New Zealand won the hosting rights for the next women's Rugby World Cup, and some Aussies are not happy.
New South Wales sports minister Stuart Ayres has suggested Australia's failure to win the hosting rights to the 2021 women's World Cup came down to a "pre-established position" that New Zealand should host the event.
Ayres said the World Rugby Council vote, which fell 25-17 in New Zealand's favor two weeks ago, despite an understanding of $ 7 million ($ 7.45 million) gap in government funding commitments between the two unions, would not deter the NSW Government from backing the Sport's bid for the 2027 men's World Cup.
"What I saw of the process suggested to me was a strong desire to push it to New Zealand and that pre-established position was more important to World Rugby than the quality of the Australian bid," he said.
"We were so disappointed that we could not secure it, we thought we had a great bid, but we will recover from that and go away and look at other ways we can promote women's rugby in NSW in partnership with Rugby Australia . "
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The decision was a major blow to RA, which also finds itself in a crossroads with under-performing Wallabies and growing disillusionment among fans.
A December 10 board meeting still looms as the most likely timing for a decision on the future of Wallabies coach Michael Cheika, but the continued struggles of the test side are just one of the issues the board and management must navigate.
Super Rugby Negotiations, already delayed a few months, will reach a tipping point when World Rugby makes a call on the World League proposal, while domestically RA will have to decide whether to press ahead with plans to bid for the World's 2027 Men Cup.
The experience in Dublin two weeks ago may have given every pause for thought. The Sydney Morning Herald understands New Zealand Rugby's bid included A $ 3 million (NZ $ 3.19 million) of guaranteed government funding for the tournament, a figure well short of the $ 10 million (NZ $ 10.64 million) pledge by the NSW and the federal governments.
It also appears that Australia's "athlete village" concept, a first in the tournament's history that would put all players in the picturesque Crowne Plaza resort at the Hunter Valley, could not compete with the heartfelt pitch of Kiwis to take the World Cup back to – in Prime Minister Jacinda Ardern's words – "the home of women's rugby".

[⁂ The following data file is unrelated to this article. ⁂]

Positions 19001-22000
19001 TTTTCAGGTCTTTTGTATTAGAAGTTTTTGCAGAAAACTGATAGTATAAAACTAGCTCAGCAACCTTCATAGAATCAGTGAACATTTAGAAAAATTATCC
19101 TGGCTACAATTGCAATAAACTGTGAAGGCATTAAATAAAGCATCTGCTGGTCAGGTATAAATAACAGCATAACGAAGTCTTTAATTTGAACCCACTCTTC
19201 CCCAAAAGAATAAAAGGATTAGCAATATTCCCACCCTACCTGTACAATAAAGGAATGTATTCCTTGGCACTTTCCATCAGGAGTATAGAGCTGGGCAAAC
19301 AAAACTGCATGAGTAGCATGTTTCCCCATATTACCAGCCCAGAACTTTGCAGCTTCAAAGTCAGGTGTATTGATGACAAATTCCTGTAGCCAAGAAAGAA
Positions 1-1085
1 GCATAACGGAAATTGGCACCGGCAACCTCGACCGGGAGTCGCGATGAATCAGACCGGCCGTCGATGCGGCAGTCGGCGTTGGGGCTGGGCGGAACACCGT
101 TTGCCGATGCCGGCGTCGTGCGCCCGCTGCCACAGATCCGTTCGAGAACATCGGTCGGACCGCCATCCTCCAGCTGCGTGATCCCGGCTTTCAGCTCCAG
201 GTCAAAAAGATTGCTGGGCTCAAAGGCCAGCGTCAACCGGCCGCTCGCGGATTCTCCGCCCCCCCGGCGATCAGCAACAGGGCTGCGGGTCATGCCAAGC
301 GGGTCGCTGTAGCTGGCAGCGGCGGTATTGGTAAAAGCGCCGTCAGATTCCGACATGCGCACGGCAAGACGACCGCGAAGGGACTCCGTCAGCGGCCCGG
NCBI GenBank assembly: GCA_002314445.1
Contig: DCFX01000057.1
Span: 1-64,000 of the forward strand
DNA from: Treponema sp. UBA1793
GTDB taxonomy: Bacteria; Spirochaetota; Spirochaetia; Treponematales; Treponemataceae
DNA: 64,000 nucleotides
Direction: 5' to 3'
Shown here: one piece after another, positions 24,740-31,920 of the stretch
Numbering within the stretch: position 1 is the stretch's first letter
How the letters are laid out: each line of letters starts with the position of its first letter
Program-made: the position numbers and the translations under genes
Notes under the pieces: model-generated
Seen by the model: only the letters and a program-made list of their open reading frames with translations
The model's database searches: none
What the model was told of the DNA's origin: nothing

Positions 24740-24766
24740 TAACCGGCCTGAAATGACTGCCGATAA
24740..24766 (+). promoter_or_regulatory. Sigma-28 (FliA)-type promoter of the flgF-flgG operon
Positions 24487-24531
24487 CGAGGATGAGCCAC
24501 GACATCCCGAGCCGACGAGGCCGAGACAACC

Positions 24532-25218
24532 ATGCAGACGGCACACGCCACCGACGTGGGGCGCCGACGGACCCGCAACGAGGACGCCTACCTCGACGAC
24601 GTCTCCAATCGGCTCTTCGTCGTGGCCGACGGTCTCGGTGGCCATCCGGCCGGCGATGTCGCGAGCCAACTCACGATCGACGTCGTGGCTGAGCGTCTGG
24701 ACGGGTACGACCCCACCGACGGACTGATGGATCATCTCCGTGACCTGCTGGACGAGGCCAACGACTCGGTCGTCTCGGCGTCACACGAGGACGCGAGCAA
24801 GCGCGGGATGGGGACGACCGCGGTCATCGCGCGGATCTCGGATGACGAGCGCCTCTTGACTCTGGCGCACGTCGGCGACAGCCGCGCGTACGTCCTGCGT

Ayres said despite the disappointing result, the NSW Government looked forward to supporting RA's bid to bring the men's tournament back to Australia for the first time since 2003.
"We will work very closely with the ARU around developing a strong bid for 2027. We know that we have great runs on the board for not just international rugby but large scale international events .And I think it's time for the RWC to come back to Australia, "he said.
While it's early days for the 2027 event, it appears Australia would be in a battle chance if they could secure the estimated $ 120 million-odd (NZ127 million) of government funding for the event. Argentina and the United States have expressed their interest, while South Africa – who lost to France in controversial circumstances for the World Cup 2023 – have indicated that they will not try again.
History would suggest a southern hemisphere nation would stand a good chance of winning the rights after three consecutive World Cups in the north (England 2015, Japan 2019, France 2023) and there are doubts over whether Argentina would be a suitable host nation given the nation's economic circumstances.
But the US is almost emerging as the dark horse for 2027. While the home of the 12th ranked USA Eagles is well and truly still in emerging rugby nation, World Rugby could see this as an irresistible opportunity for exposure in a lucrative sporting market.
"I think they are our greatest opponent," Ayres said. "If they stay in the north it will be a 'new market' World Cup. My good tells me it might be just one World Cup too early and it will be easy to cycle back to the northern hemisphere in 2031 and into the US when It may be a bit more mature, but of all the nations that can bid the US is the one I'll be watching most closely. "